It appears that President Bush will do so, but that's no reason for you to not write him again.
[President] Bush signed the fiscal 2008 spending legislation into law shortly after Christmas Day, but has indicated he might direct officials at federal agencies to ignore the nearly 9,000 member projects written in the bill’s report language.Senator Byrd is right, this move would be inconsistent at least. Yet it's the right kind of inconsistency; the kind where you stop doing something bad and start doing something right. Byrd has a lot of reason to complain, he's one of the worst congressmen regarding earmarks. Only John Murtha (also Democrat from
The executive order would generate enormous support from fiscal hawks, but would roil already poor relations between the White House and the Democratic Congress — not to mention infuriate many Republicans touting the projects to their constituents.
Earmarks take on an added importance during election years because lawmakers want to show voters they can bring federal money back home.A spokesman for Senate Appropriations Chairman Robert Byrd (D-W.Va.) accused the Bush administration of hypocrisy for considering an executive order telling federal agencies to ignore earmarks since no such order was issued during Republican control of Congress. The executive order would affect all earmarks included in report language that accompanies the appropriations bill.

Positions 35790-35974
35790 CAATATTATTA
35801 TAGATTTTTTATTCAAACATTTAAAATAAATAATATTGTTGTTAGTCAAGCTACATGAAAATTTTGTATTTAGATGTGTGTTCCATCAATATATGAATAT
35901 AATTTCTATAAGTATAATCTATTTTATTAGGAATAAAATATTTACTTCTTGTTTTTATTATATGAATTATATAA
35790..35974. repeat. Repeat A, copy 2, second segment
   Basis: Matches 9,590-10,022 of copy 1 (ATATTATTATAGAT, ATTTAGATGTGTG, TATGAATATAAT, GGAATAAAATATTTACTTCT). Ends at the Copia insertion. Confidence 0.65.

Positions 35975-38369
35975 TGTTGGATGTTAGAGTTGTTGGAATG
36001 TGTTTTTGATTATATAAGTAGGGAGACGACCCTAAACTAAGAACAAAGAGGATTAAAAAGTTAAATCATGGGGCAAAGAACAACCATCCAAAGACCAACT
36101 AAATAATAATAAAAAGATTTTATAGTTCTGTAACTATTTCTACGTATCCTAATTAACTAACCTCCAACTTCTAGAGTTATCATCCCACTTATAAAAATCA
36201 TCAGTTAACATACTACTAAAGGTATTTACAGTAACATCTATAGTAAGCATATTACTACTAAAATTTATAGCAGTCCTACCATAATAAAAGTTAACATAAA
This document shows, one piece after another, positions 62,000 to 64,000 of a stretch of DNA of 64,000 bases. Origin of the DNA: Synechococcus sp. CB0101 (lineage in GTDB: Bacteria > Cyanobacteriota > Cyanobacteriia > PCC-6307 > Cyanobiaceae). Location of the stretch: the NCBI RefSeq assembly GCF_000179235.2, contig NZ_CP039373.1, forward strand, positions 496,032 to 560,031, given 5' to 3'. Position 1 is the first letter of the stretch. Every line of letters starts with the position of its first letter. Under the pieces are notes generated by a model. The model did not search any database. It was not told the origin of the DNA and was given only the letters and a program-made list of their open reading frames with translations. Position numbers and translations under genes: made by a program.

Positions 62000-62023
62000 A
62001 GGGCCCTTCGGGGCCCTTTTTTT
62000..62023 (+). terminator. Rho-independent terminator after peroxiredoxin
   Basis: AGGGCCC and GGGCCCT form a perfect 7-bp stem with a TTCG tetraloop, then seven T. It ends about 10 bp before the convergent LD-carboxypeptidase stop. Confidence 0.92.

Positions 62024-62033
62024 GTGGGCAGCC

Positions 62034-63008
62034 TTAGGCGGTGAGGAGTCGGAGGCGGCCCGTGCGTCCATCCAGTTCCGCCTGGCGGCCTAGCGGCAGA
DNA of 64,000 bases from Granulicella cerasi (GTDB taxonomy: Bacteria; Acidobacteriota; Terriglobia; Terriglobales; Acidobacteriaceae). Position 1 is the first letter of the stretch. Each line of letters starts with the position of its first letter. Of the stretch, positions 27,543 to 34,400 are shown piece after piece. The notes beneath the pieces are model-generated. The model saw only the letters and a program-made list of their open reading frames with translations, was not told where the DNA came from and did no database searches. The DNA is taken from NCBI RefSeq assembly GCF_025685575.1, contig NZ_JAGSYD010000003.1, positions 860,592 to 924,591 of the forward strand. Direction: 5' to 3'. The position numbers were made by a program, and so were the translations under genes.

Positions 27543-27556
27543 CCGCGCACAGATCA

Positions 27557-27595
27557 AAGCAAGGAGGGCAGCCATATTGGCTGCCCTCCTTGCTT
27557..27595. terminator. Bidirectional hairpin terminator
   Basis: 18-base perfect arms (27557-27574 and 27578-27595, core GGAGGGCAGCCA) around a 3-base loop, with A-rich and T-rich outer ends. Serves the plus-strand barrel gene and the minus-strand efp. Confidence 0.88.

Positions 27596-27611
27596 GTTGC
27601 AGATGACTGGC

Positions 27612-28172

So let him hear from you, politely urge him to ignore the knuckleheads in congress and take this historical step. It might be the start of a trend for presidents, and at very least would establish precedent. Email the President at email@example.com or call (202) 456-1111 with your polite support.
Because this is really a bipartisan issue.
*Update: Congressman John Murtha is from PA, not WV as I originally posted. Thanks to Pupster for the correction - he has a blog that's great, I recommend you read it. It's hardly ever about puppies, though.